Consistently great closers may not get talked about enough, but that’s not necessarily bad. Emmanuel Clase has been one of my favorite relievers this year because he is exactly what you want in a closer. April was a bit of a rocky start to the season, but Clase has allowed just one run over his last 26 innings to go with a 29/2 K/BB rate. While he was only able to muster up seven saves over the first two months of the season, Clase has been on a roll in June with ten saves, which leads the league. I know some were getting restless with the underappreciated Clase after the first month of the season, but those who stuck with him are reaping the rewards now.
- Clay Holmes has been one of the best relievers in baseball this season, and while Aaron Boone hasn’t come out and said he’ll remain the closer once Aroldis Chapman returns, it would be shocking if he were to turn back to Chapman in the role at this point. Holmes has been a machine this season, with his 82.4% GB rate (not a typo) on track to be the highest in the Majors since 2002.
- Jhoan Duran continues to dominate in a relief role, even working the ninth inning in Sunday’s game to earn his fifth save of the season. Interestingly, Emilio Pagán entered in the 6th inning of this game. Pagán has allowed seven earned runs this month but does have a 12/1 K/BB ratio and a WHIP of just .96. I still think this is a timeshare at best for Duran, but his arrow is pointing upward again. EDIT: After blowing another save Tuesday, I’m swapping Duran and Pagán.
- After it looked like Diego Castillo was the favorite for saves in Seattle, perhaps the tide has turned back towards Paul Sewald who picked up the Mariners’ two saves this past week. Castillo has been excellent in June, but Sewald hasn’t been too shabby himself and as the most consistent option in this bullpen, he may be able to settle into the closer role as long as Castillo is pitching well in front of him.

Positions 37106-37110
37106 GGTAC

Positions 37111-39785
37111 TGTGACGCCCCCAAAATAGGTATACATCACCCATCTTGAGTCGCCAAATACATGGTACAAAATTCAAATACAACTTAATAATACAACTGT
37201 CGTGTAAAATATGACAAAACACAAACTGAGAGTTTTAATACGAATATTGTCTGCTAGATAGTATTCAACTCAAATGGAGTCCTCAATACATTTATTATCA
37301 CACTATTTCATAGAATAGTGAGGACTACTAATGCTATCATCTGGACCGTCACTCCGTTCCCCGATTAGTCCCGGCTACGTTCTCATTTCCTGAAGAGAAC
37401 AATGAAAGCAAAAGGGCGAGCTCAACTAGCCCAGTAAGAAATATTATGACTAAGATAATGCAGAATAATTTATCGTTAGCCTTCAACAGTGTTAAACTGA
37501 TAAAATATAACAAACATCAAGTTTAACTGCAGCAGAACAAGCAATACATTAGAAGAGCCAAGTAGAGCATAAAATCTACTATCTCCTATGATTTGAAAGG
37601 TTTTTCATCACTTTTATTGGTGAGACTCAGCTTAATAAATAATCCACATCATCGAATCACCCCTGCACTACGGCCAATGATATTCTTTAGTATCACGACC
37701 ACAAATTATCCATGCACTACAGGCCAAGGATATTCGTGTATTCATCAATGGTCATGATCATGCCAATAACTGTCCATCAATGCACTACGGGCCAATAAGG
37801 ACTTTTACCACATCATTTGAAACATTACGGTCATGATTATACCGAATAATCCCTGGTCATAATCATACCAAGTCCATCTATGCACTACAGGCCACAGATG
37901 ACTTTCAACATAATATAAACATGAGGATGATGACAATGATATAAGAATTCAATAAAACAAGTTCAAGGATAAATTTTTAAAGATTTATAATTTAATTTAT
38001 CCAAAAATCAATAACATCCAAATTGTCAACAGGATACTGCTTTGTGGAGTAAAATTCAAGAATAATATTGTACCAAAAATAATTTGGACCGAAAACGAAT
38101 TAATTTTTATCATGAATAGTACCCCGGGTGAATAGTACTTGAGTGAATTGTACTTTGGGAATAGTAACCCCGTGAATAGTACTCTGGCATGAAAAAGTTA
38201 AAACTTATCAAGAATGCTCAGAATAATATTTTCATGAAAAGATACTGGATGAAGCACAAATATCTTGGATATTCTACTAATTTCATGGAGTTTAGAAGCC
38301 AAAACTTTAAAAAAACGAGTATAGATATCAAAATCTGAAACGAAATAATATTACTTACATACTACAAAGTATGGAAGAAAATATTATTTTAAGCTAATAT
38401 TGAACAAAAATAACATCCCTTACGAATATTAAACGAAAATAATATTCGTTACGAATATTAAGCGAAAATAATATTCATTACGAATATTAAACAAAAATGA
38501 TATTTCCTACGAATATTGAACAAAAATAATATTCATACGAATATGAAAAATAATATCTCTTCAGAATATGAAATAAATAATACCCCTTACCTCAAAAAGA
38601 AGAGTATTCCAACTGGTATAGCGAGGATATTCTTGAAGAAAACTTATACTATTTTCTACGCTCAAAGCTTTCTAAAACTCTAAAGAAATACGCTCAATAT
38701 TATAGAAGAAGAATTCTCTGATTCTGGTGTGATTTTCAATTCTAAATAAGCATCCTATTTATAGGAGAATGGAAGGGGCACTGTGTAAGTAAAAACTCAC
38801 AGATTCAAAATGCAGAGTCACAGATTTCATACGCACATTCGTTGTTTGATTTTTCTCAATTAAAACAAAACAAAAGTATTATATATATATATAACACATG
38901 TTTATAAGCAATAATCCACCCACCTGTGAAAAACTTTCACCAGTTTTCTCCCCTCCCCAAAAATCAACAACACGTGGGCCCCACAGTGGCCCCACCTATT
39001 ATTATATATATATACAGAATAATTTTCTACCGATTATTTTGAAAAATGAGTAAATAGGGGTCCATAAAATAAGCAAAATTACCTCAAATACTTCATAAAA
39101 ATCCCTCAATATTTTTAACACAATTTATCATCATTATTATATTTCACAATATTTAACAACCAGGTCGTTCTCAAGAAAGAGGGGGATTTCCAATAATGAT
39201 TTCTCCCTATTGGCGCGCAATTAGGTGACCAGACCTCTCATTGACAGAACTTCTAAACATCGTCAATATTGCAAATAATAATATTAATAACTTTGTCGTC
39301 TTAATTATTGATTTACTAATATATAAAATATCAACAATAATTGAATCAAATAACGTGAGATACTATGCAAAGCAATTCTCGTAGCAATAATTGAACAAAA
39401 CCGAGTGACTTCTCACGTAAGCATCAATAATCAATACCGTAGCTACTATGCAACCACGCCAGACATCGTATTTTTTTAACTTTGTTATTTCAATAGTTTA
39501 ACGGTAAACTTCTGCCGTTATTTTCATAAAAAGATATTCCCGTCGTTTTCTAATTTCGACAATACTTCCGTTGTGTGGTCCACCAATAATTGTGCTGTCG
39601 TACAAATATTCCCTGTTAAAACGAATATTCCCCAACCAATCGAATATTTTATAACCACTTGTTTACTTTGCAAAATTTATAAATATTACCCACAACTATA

- It appears that Lou Trivino is back in the closer role for the Athletics and while the ratios are pretty gross, Trivino’s 31.1% K rate is at least interesting. I wouldn’t get too excited here, but I can see him being worth a look in deeper leagues where saves are hard to come by. Just know what your getting yourself into and don’t be afraid to cut bait when things fall apart.
EDIT: Kenley Jansen was placed on the IL earlier today with an irregular heartbeat, a recurring and obviously rather serious issue. Will Smith has experience as the Braves closer and will likely be the choice in the ninth for as long as Jansen is out.
|1.||Diego Castillo||SEA||Back in a committee with Sewald?|
|2.||Giovanny Gallegos||STL||Pagan may be losing ground here|
|3.||Emilio Pagán||MIN||Losing ground to Duran now?|
|4.||Jason Adam||TB||Could be RH complement to Poche|
|5.||Alexis Díaz||CIN||could return this week…|
|6.||Brad Hand||PHI||could steal some saves from Seranthony|
|7.||John Schreiber||BOS||the closer to begin the week in Boston|
|8.||A.J. Puk||OAK||not a ton of faith in Trivino|
|9.||Joe Kelly||CWS||could form a committee with Graveman?|
|10.||Aroldis Chapman||NYY||never know, but likely won’t close again|
Photo by Frank Jansky/Icon Sportswire | Adapted by Justin Paradis (@JustParaDesigns on Twitter)
Have generally heard that the Mariners like to pitch Sewald against the heart of the order / best hitters in high leverage situations. So if it (for instance) 2/3/4 in the lineup comes up in the 8th, he pitches in the 8th. If 7/8/9 come up in the 8th, he’ll pitch the 9th to take on the top and/or heart. Explains some of the variability.
I’ve heard that too but in his last save he faced the 5-6-7 hitters in the ninth (Stassi, Duffy, Marsh) with Munoz facing 2-3-4 (Trout, Ohtani, Walsh) in the eighth. The day before was the same thing, Sewald vs 5-6-7 in the ninth and Castillo vs 2-3-4 in the eighth. So I’m not sure what to think anymore about this timeshare.
And of course he gets another save last night. Having Sewald rostered in my primary league, I just shrug my shoulders and enjoy the good ratios/WHIP. Otherwise I drive myself crazy.